In some ways, though, Ruby has retained her English identity. She is, for example, reluctant to “do the bises”, preferring a more South London “alright?” as a greeting.
She also remains very natural when speaking English, even in front of her French friends. When asked whether Ruby identified more as a French or an English child, her parents said that she might give different answers on different days, adapting her identity to any given situation.
It would be interesting, they said, to see how Oscar, her baby brother, felt, when he reached Ruby’s age given that, unlike his sister, he had been born in France.
We could end up with French grandchildren
Davinia and Steph Davies, Limousin
IT WAS during the recession in 2010 that Davinia, 37, and Steph, 42, decided to make the move to France with daughters Olivia, now 16, Chloe, now six and Hannah, now four.
“We’d been going through a rough patch – Steph had lost his job as a bank manager,” said Davinia. “We already owned a holiday home here, so we decided to take the plunge.”
As eldest daughter, Olivia, was 11 when they moved, the couple decided to ask for advice as to what was best for her educationally.
“We went to the local school when we arrived to ask what was best for her,” said Steph.
“They advised us to keep her in the junior school rather than start at the college; which gave her a chance to work on her language. Because ‘redoubling’ is common here, she wasn’t the only one in her class.”
The girls, now fluent in French and fully immersed in the local culture, have picked up a few French customs along the way. “They’re all regimental about goûter,” said Davinia.
“It gets to 3.30pm, and if they’re at home, they’re demanding it.
“Olivia has also picked up the Gallic shrug – very French.”
The family also feel that the education system in France is a positive one.
“Education seems to be taken more seriously here by pupils; and of course there’s always the threat of redoubling in the back of their minds,” added Steph.
With Olivia now in her teens and in a relationship, the couple have also considered the prospect of eventually welcoming a French son-in-law into their family, as well as having grandchildren who will be – to all intents and purposes – culturally different from themselves.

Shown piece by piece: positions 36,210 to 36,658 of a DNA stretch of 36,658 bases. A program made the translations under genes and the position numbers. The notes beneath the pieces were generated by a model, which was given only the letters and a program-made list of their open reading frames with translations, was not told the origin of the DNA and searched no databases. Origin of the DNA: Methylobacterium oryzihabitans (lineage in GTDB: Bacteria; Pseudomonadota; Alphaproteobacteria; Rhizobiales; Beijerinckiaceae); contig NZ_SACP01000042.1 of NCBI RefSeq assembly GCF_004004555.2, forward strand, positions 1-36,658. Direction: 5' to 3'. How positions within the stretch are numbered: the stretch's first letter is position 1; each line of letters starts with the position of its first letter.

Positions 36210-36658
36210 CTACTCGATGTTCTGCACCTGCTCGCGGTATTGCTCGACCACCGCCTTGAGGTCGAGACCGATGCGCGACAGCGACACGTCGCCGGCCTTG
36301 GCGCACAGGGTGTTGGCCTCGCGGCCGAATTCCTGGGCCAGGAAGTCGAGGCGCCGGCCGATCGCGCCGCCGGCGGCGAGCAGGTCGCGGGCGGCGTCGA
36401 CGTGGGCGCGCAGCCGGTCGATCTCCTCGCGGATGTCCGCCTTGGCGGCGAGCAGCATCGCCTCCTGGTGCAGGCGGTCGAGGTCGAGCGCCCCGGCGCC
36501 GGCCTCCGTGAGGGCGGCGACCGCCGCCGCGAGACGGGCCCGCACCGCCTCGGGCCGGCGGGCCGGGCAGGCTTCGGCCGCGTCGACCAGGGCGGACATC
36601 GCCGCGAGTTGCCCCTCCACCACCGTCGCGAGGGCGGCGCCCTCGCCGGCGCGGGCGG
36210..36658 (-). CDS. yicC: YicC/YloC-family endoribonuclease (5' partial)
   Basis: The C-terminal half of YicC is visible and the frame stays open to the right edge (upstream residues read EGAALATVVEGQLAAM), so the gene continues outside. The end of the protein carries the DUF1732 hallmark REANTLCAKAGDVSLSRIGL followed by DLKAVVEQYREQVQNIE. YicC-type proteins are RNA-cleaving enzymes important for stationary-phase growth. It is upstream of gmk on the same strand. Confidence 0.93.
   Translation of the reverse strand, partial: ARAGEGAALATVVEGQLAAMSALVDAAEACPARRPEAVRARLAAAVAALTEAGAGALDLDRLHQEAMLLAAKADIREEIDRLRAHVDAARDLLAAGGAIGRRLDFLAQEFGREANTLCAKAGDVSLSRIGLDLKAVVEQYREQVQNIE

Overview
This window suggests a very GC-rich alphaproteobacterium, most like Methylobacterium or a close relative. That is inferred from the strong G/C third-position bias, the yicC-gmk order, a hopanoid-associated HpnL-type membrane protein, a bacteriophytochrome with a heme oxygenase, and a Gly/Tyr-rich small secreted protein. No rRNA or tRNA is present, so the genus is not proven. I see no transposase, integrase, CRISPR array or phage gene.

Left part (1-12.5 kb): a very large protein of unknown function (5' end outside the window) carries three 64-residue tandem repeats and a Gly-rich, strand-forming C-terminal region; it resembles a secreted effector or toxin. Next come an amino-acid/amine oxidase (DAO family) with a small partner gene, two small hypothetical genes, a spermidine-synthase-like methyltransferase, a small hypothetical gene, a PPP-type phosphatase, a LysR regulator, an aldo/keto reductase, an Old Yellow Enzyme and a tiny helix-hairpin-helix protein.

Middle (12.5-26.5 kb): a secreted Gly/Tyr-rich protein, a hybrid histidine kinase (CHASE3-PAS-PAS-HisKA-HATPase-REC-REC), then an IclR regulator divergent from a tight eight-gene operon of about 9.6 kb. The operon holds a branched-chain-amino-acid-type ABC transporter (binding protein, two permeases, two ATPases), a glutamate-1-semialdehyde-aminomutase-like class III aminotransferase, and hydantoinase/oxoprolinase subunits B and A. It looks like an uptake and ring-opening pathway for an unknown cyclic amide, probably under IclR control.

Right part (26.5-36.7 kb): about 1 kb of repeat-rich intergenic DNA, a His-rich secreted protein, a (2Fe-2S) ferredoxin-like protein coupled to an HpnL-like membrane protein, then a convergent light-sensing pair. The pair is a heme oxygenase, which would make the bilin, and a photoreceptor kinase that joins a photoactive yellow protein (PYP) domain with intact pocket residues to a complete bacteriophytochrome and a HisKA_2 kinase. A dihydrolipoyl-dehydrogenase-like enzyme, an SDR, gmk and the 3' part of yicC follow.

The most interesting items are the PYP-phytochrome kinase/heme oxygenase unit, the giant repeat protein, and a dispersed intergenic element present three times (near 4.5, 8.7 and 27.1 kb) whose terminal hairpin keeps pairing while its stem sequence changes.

“We’ve thought about the fact we might end up with French grandchildren one day,” said Davinia.
“But we’re not a family that surrounds ourselves with other English families: we want to be part of the community and do our best to integrate.
“So we’d be more than happy – although not just yet!”
The main way we keep in touch with England is The Railway Children
Amanda Le Magoariec, Lyon
AMANDA met her French husband, Nico, when she was already living in France and, consequently, in many ways their two children, Thomas, nine, and Emma, six, have grown up more French than English.
They speak in French to one another and will usually respond to their parents in French even if addressed in English.
Their food tastes are indistinguishable from those of their French friends, too, with Thomas in particular being a big fan of what Amanda calls “stinky” cheese.
Since her children hardly have any contact with England or English children, Amanda’s primary means of keeping them in touch with her English roots are books.
She reads to them, and they themselves read, all her childhood favourites, and so they are growing up on a diet of My Naughty Little Sister, The Magic Faraway Tree, The Worst Witch and The Railway Children.
“It’s funny,” said Amanda, “but this probably means that their idea of England is stuck in the 1950s, or even earlier. It must seem like a terribly old-fashioned place! They love those stories, though.”
Since moving from Nantes to Lyon, Thomas and Emma have attended an international school, where they have alternate weeks taught in French and English and, bizarrely for their English mother, they participate in exchanges to the UK.
“They definitely prefer the English week,” said Amanda.
“There’s a greater range of subjects taught and the classroom setting is much less formal. English is also their language of fun.
“Thomas, for example, usually prefers French, but if he makes up a joke, it’s in English”.
This ability to adapt identities and languages to different situations shows a maturity and a flexibility that should stand them well in later life, she said.